>Researchers at The University of Michigan have proven that mesenchymal stem cells are present in the lungs, and that these cells have transplanted along with the rest of the lung.
In the past, it was believed that the mesenchymal stem cells ( a versatile group of stem cells – see the information in the quote below) were derived from the patient’s lungs. We now know that they came from the donor and they they persist for years, aiding in the repair and function of the
In the cases where the donor and recipient are different genders, most of the stem cells are found to be from the donor. Some of the cells have been found more than 11 years after the transplant.
So much for the “first transplantable” claims out of Houston.
One of the most telling findings was that, in cases where the transplant donor and recipient were not of the same sex, nearly all the MSCs (about 97 percent) originated in the donor, indicating that they were present in the tissue since the time of transplantation. “We were able to isolate the cells derived from the donor as far as 11,5 years after transplantation,” says Lama, assistant professor in the Division of Pulmonary and Critical Care Medicine at the U-M Medical School. “We discovered the existence of a population of MSCs that reside and self-renew in the tissues of the adult lung – something that might hold true for other organ systems as well.
“Potentially the most important outcome of our finding is that it could lead to an understanding about therapeutic options using MSCs that reside in adult organs,” Lama continues. “These lung-derived cells are different from MSCs derived from bone marrow in the expression of various genes, which makes us believe that they are specific to the organ they are isolated from.”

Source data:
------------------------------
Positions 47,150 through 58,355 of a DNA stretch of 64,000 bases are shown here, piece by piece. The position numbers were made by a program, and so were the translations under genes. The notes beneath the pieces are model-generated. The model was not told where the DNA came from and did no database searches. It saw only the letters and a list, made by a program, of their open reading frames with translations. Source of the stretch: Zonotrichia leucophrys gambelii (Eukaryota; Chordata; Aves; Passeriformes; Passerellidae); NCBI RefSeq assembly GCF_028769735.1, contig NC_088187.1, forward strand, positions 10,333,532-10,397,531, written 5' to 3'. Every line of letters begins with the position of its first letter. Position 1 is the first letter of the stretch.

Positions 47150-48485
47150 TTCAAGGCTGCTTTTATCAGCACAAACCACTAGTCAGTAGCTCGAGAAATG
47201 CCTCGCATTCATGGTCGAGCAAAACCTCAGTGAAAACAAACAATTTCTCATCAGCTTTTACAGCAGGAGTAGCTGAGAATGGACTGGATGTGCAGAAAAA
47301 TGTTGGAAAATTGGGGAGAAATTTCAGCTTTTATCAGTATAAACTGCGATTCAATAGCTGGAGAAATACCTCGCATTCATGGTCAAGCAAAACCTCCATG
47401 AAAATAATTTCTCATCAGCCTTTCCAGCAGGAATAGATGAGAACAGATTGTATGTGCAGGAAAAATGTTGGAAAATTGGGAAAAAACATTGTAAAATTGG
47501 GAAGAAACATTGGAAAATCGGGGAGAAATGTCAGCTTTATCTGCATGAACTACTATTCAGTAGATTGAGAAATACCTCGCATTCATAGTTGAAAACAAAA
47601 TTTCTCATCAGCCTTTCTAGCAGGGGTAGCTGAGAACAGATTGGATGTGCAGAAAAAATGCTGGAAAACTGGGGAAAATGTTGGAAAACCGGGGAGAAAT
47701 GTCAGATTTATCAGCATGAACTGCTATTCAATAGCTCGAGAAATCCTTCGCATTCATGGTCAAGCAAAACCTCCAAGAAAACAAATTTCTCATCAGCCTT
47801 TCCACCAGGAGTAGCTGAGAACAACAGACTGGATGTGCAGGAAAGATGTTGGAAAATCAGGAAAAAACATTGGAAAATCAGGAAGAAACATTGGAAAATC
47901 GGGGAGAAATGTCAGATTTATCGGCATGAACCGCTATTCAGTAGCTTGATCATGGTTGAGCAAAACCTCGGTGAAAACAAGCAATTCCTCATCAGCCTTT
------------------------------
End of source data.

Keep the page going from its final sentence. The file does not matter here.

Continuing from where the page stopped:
The study appears online March 8 in advance of publication in the April print issue of the Journal of Clinical Investigation.
MSCs are widely seen as a potential source of therapies for numerous diseases and conditions, such as heart disease, cystic fibrosis, graft-versus-host disease, muscular dystrophy, and as a possible source for improved recovery of cancer patients undergoing chemotherapy.
Lama’s laboratory currently is working on another study involving the lung-derived MSCs that shows potential importance of these cells in lung transplantation. That study is not yet complete, but so far it indicates a very strong ability of these MSCs to suppress the immune cells that are involved in organ rejection. In addition to helping prevent organ rejection, other possible uses for the lung-derived MSCs could be therapies related to heart attack and pulmonary fibrosis, Lama says.
MSCs are termed progenitor cells; that is, they can differentiate into only limited number of cell types such as bone, cartilage and fat cells. However, previous laboratory studies have demonstrated the beneficial effect of these cells in various diseases, such as models of heart attacks and pulmonary fibrosis.
The current study of MSCs included 172 bronchoalveolar lavage fluid samples collected and analyzed from 76 lung transplant recipients at the U-M Health System. The ability to isolate these cells with relative ease from lavage fluid is a very significant finding as it provides a potential source to isolate MSCs, says Victor J. Thannickal, M.D., associate professor of Internal Medicine in the Division of Pulmonary and Critical Care Medicine and senior author on this study. “The specific roles of these cells in chronic lung diseases are yet to be fully defined, but will be an active area of research in years to come.” Source : University of Michigan Health System
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